A slow return to play
This ties in with the previous point. When things start easing up, consider a SLOW, PROGRESSIVE return to the same thing you were doing when you hurt yourself (read this for more detail). For example:
Movement and understanding
Various things drive tissue healing and musculo-skeletal health: beliefs, tissue loading, diet, genetics, sleep, drugs etc. Some of these we have more control over than others. It’s more productive to concentrate on those that we have more chance of affecting rather than those we can’t.
My short post ended up a little lengthier than I anticipated. I will go into more detail about some of the above in the near future but you have an idea of my approach to minor injury management.
So, the next time you hurt yourself . . .
(WARNING: SOUND BITE ALERT!)
Keep it simple:
eat, sleep, move, laugh & love.
Usually, that’s all you need.
Thanks for reading,
(1) 'Snatch-back'. I can just about deadlift 1.75% my own body weight and can press just over 50% b/w (I know, I know, I'm working on it . . .). I thought I should be able to snatch an empty barbell. Apparently not. A useful lesson that sends me back to the drawing board. Again. My pride hurts as much as my back does.
(2) Patterns of movement, as with posture, are poorly correlated with pain. There is so much variety to pain-free movement; it is not always reliable to state that a certain way of moving is problematic. When that movement is loaded/ weight-bearing/ explosive, I would be more inclined to go with the ‘industry-standard way of moving’. This also seems to vary depending on which expert is talking.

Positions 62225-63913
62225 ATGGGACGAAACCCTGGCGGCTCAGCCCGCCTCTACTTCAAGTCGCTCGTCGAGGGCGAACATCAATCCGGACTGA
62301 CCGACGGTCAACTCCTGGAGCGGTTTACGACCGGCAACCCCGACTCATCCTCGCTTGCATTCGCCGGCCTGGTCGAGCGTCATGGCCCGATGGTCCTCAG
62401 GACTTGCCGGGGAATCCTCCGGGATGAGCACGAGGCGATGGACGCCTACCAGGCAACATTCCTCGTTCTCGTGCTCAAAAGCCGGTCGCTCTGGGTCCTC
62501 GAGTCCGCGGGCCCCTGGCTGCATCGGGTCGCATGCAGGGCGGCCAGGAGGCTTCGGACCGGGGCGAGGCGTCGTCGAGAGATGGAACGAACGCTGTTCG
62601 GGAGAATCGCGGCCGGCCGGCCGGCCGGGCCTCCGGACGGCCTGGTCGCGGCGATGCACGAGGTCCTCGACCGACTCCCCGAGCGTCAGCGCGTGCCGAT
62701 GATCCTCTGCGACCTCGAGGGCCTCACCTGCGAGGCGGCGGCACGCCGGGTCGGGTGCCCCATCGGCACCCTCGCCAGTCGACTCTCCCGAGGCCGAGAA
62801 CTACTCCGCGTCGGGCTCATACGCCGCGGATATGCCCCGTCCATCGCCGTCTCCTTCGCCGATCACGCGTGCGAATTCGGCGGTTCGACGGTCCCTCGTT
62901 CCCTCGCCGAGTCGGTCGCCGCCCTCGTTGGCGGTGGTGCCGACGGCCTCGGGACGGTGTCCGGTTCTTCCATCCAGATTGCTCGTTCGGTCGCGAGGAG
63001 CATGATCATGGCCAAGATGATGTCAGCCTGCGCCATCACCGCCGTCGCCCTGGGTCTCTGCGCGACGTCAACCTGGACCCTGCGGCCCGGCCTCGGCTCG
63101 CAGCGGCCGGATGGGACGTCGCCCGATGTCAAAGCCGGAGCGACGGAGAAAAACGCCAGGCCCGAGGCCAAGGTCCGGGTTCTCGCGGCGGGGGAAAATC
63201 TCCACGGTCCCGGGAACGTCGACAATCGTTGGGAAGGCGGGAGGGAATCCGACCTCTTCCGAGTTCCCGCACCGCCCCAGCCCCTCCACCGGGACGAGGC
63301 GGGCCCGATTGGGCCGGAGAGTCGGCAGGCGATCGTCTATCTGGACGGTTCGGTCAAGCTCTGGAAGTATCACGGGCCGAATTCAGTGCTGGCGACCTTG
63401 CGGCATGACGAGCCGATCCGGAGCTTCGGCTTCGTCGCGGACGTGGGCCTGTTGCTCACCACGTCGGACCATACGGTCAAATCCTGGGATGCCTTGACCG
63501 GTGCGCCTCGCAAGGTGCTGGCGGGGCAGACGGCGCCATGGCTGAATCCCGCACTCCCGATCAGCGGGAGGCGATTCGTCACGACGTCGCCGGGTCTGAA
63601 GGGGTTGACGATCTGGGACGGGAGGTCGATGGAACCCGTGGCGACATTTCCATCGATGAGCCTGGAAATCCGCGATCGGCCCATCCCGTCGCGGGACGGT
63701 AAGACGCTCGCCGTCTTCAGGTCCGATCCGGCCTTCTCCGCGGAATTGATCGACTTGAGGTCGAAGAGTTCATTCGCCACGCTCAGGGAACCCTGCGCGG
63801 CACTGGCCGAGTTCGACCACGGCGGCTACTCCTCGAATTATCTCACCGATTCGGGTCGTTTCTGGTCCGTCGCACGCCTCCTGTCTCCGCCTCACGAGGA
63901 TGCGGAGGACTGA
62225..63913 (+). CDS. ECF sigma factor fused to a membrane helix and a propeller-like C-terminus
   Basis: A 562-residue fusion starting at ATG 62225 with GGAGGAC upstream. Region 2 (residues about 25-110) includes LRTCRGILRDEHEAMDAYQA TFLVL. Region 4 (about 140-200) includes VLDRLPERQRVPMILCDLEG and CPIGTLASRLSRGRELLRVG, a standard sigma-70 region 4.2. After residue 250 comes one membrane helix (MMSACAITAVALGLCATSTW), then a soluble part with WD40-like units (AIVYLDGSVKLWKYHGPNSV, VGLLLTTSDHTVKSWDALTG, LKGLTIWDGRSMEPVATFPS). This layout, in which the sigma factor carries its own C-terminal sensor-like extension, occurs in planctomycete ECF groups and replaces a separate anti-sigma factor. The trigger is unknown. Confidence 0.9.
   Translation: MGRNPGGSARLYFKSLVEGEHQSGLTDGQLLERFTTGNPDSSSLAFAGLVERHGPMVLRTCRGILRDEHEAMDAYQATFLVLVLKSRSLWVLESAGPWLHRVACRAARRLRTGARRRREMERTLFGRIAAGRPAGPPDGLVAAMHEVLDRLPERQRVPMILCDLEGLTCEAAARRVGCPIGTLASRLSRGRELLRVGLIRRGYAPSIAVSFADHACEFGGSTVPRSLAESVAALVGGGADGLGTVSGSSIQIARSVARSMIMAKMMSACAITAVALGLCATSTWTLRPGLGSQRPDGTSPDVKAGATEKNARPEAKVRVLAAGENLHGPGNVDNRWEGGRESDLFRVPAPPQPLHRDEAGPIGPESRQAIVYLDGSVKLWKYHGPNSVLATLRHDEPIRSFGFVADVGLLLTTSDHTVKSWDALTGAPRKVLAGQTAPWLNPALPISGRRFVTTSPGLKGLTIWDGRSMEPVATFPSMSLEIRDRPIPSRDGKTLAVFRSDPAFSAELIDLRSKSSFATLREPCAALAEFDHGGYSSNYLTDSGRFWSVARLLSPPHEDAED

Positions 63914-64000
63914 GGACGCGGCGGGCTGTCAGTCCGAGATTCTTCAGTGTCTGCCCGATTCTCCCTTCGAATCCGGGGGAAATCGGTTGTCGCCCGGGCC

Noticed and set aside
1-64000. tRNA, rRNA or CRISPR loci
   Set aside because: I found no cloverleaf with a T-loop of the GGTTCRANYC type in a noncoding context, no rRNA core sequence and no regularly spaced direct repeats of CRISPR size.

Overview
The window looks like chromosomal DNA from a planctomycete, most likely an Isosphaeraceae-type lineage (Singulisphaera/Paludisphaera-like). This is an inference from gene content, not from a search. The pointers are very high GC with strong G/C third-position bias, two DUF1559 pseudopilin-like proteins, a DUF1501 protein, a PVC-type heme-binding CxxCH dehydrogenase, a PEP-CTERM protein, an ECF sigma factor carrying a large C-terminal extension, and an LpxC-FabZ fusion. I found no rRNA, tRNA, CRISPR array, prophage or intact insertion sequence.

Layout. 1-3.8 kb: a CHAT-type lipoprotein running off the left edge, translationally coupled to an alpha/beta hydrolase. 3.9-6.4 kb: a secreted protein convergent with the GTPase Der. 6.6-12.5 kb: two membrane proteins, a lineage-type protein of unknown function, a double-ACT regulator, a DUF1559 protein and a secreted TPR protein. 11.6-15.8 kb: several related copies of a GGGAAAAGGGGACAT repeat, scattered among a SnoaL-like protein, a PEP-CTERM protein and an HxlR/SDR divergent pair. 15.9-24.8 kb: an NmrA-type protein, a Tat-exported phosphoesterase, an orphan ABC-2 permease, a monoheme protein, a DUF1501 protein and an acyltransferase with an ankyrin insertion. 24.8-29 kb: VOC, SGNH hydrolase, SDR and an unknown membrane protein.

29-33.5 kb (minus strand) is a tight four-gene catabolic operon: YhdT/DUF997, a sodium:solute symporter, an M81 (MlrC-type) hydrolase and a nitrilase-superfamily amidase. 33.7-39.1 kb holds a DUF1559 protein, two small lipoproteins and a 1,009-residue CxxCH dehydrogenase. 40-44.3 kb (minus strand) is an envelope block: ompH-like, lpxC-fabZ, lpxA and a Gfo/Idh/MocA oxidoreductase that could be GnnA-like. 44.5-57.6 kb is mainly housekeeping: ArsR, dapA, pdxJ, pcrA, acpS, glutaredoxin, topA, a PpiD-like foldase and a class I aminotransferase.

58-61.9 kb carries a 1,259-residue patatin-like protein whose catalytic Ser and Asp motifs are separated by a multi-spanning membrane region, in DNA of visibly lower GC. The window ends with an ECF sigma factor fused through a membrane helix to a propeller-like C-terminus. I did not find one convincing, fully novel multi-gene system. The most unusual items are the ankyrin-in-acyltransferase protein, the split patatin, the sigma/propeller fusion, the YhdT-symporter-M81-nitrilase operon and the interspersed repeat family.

(3) I’m not talking about the number of limbs and heads we have, that’s usually a given. I’m referring to the ‘internal’ anatomy, the lumps, bumps and bits that are not as obvious. We all look different on the outside, why should we all look the same on the inside?
Just squat, bro'.
I have read and heard a lot over the last six months or so about running being bad for you (1). It supposedly wears out the joints, destroys your knees, causes muscle catabolism, physical armageddon etc. This is as opposed to squats, hinging patterns (i.e. deadlifts), pulling exercises and being able to resist rotation, which are all 'primal/ fundamental/ essential' movement patterns (or whatever the latest buzz word is) (2).
Don't get me wrong, I am not against squatting, deadlifting etc. Competence in these movements is highly beneficial (3), and would help us all to some degree or another:
Now, let’s look at:
Stop using extreme examples to demonise normal behaviour